Serious mental illness (psychosis) 59
Serious mental illness (psychosis)
Women with disabilities are at risk for mental illness if they have:
• had mental health problems in the past.
• lost family members or are separated from their families.
• witnessed violence or have violent partners.
• little social support.
A woman with a disability may be mentally ill if she has any of these signs:
• She hears voices or sees things that others do not hear or see (hallucinations).
• She has strange beliefs that interfere with daily life (delusions)—for example,
she thinks her neighbors are trying to kill her.
• She no longer cares for herself—for example, she does not get dressed, clean
herself, or eat.
• She behaves in a strange way, like saying things that make no
Similar signs can be caused by some diseases, poisoning,
medicines, drug abuse, or damage to the brain. People who are not
mentally ill sometimes act in ways that make others question their
mental health, particularly if these behaviors are related to beliefs or
traditions that are not shared by the entire community. For example,
if a woman says she received guidance in a “vision,” she may be
drawing upon traditional sources of knowledge and guidance—not
suffering from hallucinations or mental illness. These signs are more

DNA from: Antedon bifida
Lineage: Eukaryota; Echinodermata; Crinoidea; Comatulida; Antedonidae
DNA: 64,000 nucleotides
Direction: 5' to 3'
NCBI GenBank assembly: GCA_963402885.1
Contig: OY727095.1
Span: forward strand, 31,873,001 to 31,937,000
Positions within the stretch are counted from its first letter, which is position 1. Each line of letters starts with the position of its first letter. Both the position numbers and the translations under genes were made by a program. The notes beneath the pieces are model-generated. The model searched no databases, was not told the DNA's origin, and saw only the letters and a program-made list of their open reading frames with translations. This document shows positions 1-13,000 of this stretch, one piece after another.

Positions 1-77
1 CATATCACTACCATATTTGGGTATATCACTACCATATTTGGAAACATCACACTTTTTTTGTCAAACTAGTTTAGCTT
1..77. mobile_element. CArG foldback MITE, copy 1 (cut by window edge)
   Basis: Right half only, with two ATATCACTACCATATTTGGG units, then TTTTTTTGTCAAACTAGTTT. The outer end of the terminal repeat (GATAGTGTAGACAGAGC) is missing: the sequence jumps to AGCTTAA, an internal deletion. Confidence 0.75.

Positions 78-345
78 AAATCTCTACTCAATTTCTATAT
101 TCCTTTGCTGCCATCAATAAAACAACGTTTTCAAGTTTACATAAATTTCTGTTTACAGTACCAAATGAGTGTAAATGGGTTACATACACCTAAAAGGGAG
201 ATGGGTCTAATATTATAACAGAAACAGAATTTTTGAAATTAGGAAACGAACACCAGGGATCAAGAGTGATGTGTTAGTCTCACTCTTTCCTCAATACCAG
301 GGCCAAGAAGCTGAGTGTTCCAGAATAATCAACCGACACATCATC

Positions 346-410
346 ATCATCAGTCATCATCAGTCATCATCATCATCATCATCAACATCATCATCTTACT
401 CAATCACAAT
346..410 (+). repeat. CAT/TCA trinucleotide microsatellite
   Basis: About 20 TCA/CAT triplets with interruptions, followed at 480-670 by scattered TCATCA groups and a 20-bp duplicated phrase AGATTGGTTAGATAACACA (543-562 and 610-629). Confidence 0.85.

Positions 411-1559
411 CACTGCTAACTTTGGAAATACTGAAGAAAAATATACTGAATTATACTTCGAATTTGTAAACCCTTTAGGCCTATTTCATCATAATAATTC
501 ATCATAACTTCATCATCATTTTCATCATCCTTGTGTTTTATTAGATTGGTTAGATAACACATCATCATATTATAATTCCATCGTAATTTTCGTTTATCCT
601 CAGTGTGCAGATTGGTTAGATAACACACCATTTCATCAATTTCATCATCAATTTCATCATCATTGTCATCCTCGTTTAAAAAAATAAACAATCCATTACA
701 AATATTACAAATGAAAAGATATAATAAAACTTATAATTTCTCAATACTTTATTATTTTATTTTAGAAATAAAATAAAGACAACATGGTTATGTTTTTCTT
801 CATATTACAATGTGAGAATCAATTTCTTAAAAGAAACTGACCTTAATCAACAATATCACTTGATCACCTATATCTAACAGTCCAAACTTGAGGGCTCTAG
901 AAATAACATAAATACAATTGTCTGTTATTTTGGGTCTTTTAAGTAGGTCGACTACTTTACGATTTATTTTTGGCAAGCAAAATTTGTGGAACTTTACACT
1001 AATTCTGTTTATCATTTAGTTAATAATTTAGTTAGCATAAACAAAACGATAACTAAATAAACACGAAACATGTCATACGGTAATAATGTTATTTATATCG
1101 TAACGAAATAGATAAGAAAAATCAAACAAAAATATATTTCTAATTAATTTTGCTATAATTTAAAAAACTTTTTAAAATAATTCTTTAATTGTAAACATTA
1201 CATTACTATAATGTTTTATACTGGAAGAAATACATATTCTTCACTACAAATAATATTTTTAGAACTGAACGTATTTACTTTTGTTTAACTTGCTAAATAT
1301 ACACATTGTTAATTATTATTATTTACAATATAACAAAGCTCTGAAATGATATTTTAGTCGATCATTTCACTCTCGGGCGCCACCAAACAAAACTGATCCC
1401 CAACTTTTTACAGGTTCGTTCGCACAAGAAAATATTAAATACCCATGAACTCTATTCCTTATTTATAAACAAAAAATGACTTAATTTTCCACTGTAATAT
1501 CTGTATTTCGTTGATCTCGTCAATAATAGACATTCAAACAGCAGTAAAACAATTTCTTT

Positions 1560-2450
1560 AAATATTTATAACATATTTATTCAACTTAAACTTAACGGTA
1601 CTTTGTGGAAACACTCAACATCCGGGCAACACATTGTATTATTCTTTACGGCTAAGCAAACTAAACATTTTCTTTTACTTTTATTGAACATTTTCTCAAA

likely to be signs of mental illness if they come so often and are so
strong that a person has difficulty carrying out daily activities.
Getting care for mental illness
Although in most places family members care for those who are mentally ill, it is
best if the person can also be treated by a trained mental health worker. In some
situations medicines are necessary, but they should never be the only treatment.
Traditional healers often play an important role in treating mental illness. A
healer who comes from the same community as the person with the problem may
know her and her family, understand her, and have a clear idea of the stresses she
has experienced. Some healers use treatments or rituals that can help a woman
overcome her problem.
No matter what treatment is given, a person with a mental illness should
always be treated with kindness, respect, and dignity.
A Health Handbook for Women with Disabilities 2007